Merger Arbitrage aims to make money off of the ambiguity that exists between the time that a merger is publicly announced and the time that it is officially consummated. Let’s find out more about Merger Arbitrage.
Merger Arbitrage 101
To generate “riskless” profits, merger arbitrage, which is frequently seen as a hedge fund strategy, includes rapidly acquiring and trading the respective stocks of two merging companies. The target company’s stock usually trades for less than the purchase price because there is a chance that the deal won’t go through.
A merger arbitrageur will assess the likelihood that a merger won’t close on schedule or at all, and will then buy the stock before the acquisition in the hopes of making money when the merger or acquisition is successful.
Types of Merger Arbitrage
There are two main types of Corporate Merger Arbitrage
- Cash Merger
- Stock Merger
Cash mergers and stock mergers are the two primary types of company mergers. In a cash merger, the purchasing business pays cash for the shares of the business entity. In contrast, a stock-for-stock merger entails exchanging the shares of the target firm for that of the acquiring firm.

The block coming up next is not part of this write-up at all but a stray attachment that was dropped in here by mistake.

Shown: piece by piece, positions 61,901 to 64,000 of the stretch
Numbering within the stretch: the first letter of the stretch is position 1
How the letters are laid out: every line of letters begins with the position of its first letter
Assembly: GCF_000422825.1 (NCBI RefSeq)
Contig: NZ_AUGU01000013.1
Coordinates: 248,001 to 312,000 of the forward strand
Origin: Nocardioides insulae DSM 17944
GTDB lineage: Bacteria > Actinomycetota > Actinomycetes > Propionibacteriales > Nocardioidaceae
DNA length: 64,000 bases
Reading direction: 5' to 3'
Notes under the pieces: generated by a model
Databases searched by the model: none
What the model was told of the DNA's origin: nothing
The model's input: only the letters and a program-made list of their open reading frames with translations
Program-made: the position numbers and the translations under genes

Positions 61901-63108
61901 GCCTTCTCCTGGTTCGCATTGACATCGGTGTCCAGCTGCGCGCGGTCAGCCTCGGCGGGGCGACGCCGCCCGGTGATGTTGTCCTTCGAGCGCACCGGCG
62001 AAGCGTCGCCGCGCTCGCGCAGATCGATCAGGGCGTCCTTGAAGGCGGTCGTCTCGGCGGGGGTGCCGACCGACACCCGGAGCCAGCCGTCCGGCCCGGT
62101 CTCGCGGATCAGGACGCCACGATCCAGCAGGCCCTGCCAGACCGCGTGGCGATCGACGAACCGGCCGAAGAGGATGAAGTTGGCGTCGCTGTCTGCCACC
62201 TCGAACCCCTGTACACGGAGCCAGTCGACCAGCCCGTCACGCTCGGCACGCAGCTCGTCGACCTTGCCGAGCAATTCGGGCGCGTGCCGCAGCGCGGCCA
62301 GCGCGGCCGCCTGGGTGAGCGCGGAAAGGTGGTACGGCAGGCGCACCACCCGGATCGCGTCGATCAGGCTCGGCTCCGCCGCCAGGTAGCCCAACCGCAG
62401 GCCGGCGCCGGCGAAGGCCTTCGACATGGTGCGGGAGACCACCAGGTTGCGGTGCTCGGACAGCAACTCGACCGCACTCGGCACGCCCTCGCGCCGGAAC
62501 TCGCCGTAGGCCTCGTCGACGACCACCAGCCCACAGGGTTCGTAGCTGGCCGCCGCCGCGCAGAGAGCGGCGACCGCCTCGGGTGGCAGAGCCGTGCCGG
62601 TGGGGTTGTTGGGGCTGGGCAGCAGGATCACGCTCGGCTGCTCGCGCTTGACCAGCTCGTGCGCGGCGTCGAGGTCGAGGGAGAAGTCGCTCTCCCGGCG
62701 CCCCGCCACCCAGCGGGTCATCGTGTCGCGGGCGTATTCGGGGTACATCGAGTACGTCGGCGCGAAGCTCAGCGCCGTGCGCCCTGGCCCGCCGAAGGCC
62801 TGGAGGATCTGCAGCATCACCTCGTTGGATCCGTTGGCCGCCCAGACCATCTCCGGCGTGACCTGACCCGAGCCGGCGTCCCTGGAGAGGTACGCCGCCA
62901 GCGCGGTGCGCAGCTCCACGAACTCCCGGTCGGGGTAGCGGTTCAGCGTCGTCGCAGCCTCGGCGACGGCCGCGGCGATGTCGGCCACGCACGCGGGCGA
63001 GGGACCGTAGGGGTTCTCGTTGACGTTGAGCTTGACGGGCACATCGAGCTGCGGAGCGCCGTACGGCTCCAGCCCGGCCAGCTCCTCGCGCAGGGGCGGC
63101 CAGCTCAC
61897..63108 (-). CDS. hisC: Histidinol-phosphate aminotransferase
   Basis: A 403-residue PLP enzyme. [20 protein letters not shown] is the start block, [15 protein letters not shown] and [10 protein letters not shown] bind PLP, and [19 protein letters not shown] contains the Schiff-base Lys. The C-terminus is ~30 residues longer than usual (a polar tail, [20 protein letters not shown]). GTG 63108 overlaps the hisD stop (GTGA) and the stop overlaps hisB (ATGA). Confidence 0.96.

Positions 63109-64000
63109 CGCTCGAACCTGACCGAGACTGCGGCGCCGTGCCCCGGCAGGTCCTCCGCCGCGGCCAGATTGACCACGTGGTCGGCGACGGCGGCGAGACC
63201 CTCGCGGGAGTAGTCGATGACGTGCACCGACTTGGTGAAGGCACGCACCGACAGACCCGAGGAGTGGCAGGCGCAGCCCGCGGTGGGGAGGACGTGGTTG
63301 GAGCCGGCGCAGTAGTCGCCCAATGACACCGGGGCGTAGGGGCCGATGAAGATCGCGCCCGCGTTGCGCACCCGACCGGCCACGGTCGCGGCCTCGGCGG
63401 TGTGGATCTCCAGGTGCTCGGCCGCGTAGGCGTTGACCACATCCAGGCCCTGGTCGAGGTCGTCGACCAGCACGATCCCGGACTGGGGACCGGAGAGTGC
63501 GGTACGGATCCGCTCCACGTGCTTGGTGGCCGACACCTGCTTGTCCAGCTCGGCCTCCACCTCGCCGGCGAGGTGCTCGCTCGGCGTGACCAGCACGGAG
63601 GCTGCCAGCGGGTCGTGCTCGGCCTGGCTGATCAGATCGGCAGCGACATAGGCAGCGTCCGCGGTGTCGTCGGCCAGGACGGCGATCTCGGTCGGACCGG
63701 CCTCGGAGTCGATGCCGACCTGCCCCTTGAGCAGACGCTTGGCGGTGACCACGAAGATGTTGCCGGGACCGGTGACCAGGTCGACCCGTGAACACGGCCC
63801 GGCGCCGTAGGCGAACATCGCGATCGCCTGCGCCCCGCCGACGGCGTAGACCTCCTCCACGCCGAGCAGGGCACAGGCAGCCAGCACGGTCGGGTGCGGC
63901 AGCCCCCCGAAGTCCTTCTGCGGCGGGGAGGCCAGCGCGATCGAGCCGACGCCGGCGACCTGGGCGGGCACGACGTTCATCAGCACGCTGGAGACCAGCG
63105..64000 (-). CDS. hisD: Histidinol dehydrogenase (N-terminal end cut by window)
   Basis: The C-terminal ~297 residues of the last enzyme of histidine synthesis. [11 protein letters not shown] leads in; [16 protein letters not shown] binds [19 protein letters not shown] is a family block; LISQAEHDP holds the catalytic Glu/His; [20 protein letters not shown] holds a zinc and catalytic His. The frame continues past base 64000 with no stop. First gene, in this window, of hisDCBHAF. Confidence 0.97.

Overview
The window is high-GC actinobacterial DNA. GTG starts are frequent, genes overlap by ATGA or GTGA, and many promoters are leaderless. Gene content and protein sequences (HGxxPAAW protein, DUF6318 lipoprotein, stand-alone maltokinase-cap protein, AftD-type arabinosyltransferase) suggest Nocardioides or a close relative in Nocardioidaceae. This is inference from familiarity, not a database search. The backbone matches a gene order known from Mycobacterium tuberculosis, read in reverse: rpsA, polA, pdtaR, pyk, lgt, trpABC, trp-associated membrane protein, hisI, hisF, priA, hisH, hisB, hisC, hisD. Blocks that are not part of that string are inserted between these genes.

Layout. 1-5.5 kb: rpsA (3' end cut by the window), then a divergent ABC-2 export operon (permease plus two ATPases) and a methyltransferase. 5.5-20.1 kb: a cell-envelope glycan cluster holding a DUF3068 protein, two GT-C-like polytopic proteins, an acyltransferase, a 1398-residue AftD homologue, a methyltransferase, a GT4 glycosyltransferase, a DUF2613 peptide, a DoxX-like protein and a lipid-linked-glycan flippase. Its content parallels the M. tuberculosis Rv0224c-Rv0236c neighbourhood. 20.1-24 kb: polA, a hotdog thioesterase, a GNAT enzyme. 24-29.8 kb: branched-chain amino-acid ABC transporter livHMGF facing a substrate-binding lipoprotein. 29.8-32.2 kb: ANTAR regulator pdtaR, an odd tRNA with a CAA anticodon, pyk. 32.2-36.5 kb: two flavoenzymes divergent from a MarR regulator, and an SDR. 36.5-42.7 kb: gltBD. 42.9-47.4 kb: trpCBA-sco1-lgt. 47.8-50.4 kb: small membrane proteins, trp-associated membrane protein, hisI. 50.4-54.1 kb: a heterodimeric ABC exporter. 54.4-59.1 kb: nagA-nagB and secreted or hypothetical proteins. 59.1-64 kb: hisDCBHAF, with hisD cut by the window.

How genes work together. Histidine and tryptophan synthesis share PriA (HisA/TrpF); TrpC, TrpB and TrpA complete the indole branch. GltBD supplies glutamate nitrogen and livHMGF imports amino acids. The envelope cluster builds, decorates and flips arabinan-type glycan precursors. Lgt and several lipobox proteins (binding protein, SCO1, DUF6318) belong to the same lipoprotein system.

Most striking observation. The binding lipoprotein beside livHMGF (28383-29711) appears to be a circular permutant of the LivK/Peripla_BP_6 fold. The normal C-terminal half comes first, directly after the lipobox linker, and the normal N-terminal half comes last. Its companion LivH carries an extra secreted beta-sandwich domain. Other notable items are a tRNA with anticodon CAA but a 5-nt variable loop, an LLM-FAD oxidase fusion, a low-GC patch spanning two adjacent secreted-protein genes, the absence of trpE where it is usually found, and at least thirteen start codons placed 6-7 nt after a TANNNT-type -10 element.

A merger arbitrageur often buys shares of the subject company’s stock in a stock-for-stock merger while shorting shares of the acquiring company’s stock. The merger arbitrageur could utilize the converted shares to cover the short position if the deal is thus completed and the target company’s stock is converted into the acquiring company’s stock.
Merger arbitration is an interesting process of acquiring a business and merging it with another thriving business. Usually, the buying party takes advantage of any weak point of the second party and thus tries to settle a deal.
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